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George v. Pennsylvania Board of Probation and Parole

United States District Court, Middle District of Pennsylvania

April 24, 2014





Kasine George, an inmate presently confined at the Rockview State Correctional Institution, Bellefonte, Pennsylvania (SCI-Rockview) initiated this pro se civil rights action pursuant to 42 U.S.C. § 1983. After being directed to do so, Plaintiff submitted an in forma pauperis application. See Doc. 5.

Named as sole Defendant in the Complaint is the Pennsylvania Board of Probation and Parole (Parole Board). Plaintiff seeks declaratory and injunctive relief. The Complaint consists of the following seventeen (17) single sentence paragraphs:

1. That the Defendants violated his constitutional right, when resubmitting same sentence on him again which is false and inaccurate.
2. That false or inaccurate information has caused Plaintiff to be held longer than he should have been.
3. That deprivations were likely to recur.
4. That others are taking some action against person in violation of his civil rights or have threatened to take any action in the future.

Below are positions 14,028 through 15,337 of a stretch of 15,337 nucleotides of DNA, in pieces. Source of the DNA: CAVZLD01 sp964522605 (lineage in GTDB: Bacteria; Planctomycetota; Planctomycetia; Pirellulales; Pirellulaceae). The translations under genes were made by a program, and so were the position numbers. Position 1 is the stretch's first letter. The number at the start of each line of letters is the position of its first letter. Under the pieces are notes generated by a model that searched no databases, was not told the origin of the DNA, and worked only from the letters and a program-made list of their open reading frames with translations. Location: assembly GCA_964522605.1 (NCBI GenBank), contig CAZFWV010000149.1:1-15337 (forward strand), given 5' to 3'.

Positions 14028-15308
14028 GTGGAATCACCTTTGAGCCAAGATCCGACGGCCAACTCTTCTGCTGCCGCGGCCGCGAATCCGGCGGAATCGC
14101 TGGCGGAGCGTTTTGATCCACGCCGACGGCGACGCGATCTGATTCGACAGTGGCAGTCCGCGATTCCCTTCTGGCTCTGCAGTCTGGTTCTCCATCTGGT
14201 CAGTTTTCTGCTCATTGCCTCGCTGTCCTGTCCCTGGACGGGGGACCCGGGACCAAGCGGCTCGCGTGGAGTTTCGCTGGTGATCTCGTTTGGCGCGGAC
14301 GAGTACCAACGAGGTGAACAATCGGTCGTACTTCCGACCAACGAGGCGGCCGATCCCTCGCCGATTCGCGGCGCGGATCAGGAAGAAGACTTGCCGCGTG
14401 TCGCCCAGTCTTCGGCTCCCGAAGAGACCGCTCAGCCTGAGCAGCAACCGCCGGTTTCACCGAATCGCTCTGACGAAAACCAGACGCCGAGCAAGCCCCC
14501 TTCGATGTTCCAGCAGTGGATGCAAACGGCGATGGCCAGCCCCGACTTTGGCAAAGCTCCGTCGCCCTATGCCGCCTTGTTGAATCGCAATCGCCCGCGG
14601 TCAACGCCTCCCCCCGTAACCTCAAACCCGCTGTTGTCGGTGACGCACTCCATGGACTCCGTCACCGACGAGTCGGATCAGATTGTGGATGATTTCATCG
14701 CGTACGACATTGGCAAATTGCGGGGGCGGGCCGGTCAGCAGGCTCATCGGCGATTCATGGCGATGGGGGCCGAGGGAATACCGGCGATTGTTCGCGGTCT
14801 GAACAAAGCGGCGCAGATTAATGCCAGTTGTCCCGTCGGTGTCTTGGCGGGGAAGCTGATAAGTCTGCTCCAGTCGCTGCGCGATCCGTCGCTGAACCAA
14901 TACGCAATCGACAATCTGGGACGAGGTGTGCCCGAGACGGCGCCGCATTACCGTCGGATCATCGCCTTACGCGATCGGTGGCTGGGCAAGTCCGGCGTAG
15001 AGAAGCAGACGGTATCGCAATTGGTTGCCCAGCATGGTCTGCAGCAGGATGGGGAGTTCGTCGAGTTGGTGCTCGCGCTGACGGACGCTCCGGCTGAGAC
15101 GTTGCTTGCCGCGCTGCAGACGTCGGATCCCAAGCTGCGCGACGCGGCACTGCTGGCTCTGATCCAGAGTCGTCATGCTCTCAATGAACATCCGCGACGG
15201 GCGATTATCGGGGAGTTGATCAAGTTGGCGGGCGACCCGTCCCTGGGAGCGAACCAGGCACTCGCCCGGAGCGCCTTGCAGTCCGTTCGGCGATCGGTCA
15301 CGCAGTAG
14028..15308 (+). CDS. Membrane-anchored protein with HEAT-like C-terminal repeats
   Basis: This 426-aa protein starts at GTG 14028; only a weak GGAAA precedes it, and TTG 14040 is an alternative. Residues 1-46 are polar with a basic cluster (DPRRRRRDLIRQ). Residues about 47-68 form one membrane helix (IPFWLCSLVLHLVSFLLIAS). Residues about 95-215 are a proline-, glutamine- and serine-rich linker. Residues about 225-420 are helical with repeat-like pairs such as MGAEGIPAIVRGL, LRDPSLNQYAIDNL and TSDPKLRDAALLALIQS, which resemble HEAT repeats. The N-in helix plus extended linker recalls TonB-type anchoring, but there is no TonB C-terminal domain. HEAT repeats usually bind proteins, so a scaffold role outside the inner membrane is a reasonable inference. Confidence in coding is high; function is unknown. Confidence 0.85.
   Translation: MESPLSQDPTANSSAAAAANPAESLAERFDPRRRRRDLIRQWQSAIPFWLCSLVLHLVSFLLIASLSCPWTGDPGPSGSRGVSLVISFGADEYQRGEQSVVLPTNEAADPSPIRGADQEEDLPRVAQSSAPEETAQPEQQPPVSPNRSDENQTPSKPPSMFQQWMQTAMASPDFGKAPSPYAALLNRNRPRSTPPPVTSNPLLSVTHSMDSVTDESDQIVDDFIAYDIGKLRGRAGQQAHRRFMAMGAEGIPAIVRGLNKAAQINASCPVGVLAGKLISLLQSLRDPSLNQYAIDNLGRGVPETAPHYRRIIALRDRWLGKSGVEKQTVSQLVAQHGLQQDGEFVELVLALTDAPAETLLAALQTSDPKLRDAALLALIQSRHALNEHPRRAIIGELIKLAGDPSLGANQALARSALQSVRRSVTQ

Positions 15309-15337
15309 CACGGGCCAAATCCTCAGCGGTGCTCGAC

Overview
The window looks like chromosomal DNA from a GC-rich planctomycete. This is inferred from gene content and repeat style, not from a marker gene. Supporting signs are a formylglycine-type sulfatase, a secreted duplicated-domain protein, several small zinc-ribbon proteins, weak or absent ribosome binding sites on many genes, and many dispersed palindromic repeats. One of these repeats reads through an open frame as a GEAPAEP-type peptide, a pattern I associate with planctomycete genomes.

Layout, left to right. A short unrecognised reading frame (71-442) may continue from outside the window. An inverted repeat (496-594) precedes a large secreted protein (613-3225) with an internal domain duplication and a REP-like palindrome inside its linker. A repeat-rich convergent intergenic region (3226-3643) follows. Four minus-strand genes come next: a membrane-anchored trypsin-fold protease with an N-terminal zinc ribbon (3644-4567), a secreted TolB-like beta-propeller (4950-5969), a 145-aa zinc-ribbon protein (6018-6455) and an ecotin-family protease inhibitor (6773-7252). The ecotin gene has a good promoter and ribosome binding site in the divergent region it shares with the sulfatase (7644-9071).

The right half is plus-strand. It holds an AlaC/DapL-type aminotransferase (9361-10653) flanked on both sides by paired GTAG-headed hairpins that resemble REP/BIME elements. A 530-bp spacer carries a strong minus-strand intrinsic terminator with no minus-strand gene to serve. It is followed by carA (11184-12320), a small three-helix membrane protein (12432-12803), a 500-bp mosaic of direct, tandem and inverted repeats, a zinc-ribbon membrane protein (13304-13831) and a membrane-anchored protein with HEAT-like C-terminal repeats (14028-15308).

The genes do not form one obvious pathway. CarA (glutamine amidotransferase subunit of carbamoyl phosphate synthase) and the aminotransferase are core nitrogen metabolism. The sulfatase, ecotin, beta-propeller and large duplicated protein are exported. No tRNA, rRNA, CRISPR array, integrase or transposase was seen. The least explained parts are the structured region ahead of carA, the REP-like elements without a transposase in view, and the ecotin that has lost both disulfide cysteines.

5. Irreparable injury.
6. That he will again be subjected to the alleged illegality.
7. That he had sustained or was immediately in danger of sustaining some direct injury as result of the challenged official conduct and the injury or threat of the injury was required to be both real and immediate, not conjectural or hypothetical.
8. That Defendants acted under color of state law.
9. That he has suffered mental and emotional distress caused by the conduct as result of action taken.
10. That defendant acted with actual knowledge.
11. A deprivation of a federally protected right, and that this deprivation was committed by one acting under color of state law.
12. Deprivation of the protection against double jeopardy.
13. Deprivation of liberty arising out of denial of procedural due process.
14. That he will suffer irreparable damages and that he has no adequate remedy at law.
15. That extended detention was cause of his loss of liberty.
16. That defendants were directly and personally responsible for purported unlawful conduct.
17. He is entitled to relief.

Doc. 1.


28 U.S.C. § 1915 imposes obligations on prisoners who file civil actions in federal court and wish to proceed in forma pauperis under 28 U.S.C. § 1915, e.g., that the full filing fee ultimately must be paid (at least in a non-habeas suit) § 1915(e)(2)provides:

(2) Notwithstanding any filing fee, or any portion thereof, that may have been paid, the court shall dismiss the case at any time if the court determines that (A) the allegation of poverty is untrue; or (B) the action or appeal (i) is frivolous or malicious; (ii) fails to state a claim on which relief may be granted; or (iii) seeks monetary relief against a defendant who is immune from such relief.